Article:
The following is an interesting public policy article related to the obesity epidemic out of the Spring 2018 Politics and the Life Sciences journal. I agree that this problem does require a policy discussion while balancing individual liberty and autonomy. Where do you think the line should be drawn? Why?
Have you asked yourself this question? Declining health and/or obesity at 30 is NOT primarily a result of the “Freshman 15” or having “slowed down” in your 20’s. Admittedly, post below is a rather exaggerated case, however the point should not be missed. Good (or bad) health at middle-age and beyond is a direct result of the lifestyle/eating habits that are taught (and modeled) from birth to 15 more than any other factor. It is during these years that you are quite literally training your body and brain as to how it should allocate the energy resources you provide to it.
I really like cauliflower rice…it makes a great chicken-fried rice. But, as this post explains, rice isn’t just for cauliflower anymore!
Zoodles, watch your back. Cauliflower rice has roared into supermarkets and the bottom of Buddha bowls, and now other vegetables are ready to get a piece of the action. Before you pay a premium for prepackaged supermarket varieties, read on to find out what vegetables make the best rice and how to DIY.
RICE, RICE BABY
Firmer vegetables are easy to work with and make tasty, colorful ?rice.? Here are some good ones to try:
- Butternut squash
- Purple potatoes
- Sweet potatoes
GRATE WAYS TO RICE
?Most people will say that you need a food processor,? says Ken Immer President & Chief Culinary Officerof Culinary Health Solutions. ?While that is one way to do it, your good ol’ box grater works really great, too—and is a lot easier to clean up without all those parts.?
Peel veggies like…
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Always looking for tasty, low-carb options? This looks good even if you’re not doing a keto diet.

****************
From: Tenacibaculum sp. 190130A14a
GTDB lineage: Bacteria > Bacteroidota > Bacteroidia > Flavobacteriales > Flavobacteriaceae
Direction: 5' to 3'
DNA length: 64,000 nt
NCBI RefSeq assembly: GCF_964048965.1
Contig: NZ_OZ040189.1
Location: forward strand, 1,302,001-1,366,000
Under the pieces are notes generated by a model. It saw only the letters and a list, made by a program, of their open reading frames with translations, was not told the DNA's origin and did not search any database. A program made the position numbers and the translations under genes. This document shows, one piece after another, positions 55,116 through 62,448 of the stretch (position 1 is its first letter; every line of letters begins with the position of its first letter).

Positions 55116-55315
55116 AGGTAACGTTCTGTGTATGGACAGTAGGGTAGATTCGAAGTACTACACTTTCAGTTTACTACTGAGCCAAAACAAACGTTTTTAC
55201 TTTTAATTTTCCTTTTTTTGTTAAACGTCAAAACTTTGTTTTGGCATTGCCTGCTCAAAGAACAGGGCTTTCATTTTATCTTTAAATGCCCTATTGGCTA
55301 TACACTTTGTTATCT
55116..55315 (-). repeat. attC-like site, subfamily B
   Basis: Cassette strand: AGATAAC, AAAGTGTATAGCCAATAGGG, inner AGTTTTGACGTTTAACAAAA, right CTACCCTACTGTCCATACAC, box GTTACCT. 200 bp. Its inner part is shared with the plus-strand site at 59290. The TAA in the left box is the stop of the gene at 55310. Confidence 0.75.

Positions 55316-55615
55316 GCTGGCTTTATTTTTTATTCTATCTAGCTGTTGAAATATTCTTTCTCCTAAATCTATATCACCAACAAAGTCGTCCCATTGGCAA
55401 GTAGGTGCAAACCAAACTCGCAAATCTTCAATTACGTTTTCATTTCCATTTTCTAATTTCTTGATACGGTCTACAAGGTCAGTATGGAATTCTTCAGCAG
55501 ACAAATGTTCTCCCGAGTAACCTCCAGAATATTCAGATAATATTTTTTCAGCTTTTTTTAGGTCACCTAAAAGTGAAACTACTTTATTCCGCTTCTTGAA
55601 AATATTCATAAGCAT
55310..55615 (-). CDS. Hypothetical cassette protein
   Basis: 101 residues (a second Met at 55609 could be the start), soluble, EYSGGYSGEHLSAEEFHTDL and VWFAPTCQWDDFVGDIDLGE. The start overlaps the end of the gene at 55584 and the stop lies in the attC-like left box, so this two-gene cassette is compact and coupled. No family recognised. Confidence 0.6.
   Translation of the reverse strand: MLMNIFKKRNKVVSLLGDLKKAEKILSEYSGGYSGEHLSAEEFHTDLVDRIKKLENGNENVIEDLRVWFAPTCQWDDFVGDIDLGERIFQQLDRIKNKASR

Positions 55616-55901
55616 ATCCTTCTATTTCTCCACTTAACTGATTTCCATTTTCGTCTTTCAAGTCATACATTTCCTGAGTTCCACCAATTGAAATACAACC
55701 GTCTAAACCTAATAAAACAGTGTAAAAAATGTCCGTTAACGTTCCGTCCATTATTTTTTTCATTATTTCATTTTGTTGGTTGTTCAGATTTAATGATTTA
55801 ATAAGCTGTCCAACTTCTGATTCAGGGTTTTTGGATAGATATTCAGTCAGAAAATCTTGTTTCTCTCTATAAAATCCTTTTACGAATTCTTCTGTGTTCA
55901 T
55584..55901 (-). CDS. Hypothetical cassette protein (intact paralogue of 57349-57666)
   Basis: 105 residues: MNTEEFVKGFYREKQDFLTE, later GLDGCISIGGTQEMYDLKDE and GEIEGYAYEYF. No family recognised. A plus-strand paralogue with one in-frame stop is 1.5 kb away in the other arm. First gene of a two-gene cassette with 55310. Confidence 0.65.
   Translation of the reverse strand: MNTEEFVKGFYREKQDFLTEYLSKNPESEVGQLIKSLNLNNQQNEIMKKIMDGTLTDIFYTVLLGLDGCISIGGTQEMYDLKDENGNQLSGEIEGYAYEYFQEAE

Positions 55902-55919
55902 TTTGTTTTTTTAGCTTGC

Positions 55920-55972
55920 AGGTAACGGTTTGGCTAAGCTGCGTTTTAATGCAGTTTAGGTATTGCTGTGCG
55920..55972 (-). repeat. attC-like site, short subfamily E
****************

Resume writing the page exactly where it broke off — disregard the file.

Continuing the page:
The good thing about curries is that if you make them yourself, the majority are easy to fit into a ketogenic lifestyle. Especially the coconut based curries, with a little tweaking.
Ingredients – Serves 2
For the Madras Curry Paste
1 Chilli Pepper.
1tsp Ground Corriander
1tsp Ground Tumeric
1tsp Ground Ginger or 1cm cubed Fresh Ginger (grated)
For the Curry
1 medium Onion
4 cloves Garlic
400g cubed Beef Steak
150ml of Beef Stock
1 can of Coconut Milk
Instructions – Prep Time: 10 minutes. Cooking Time: 1 Hour
Take the ingredients for the paste. Cut the lemon in half and squeeze the juice into a mini food processor/blender. Chop the remaining paste ingredients and add to the blender. Blitz it into a paste. Add a bit of water if needed.
For the curry, I use a non-stick pan with a lid but…
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It’s hard enough to get up and go in the morning without also having to figure out what to eat for breakfast that will fuel you, keep you full and also taste great. No wonder so many people turn to granola: It’s quick and tasty with a hearty, satisfying crunch.
Though supermarket shelves are stocked with packaged varieties, they vary a lot in flavor and also can be loaded with sugar. Plus, if grains don’t agree with you, your choices can be limited.
Say hello to your new a.m. BFF: This Paleo granola is made from just a few simple ingredients, is grain-free and not too sweet, and is easily transformed into an array of flavors, including coffee, chocolate and a golden goddess variety that leaves behind a bowl of delicious turmeric-golden milk.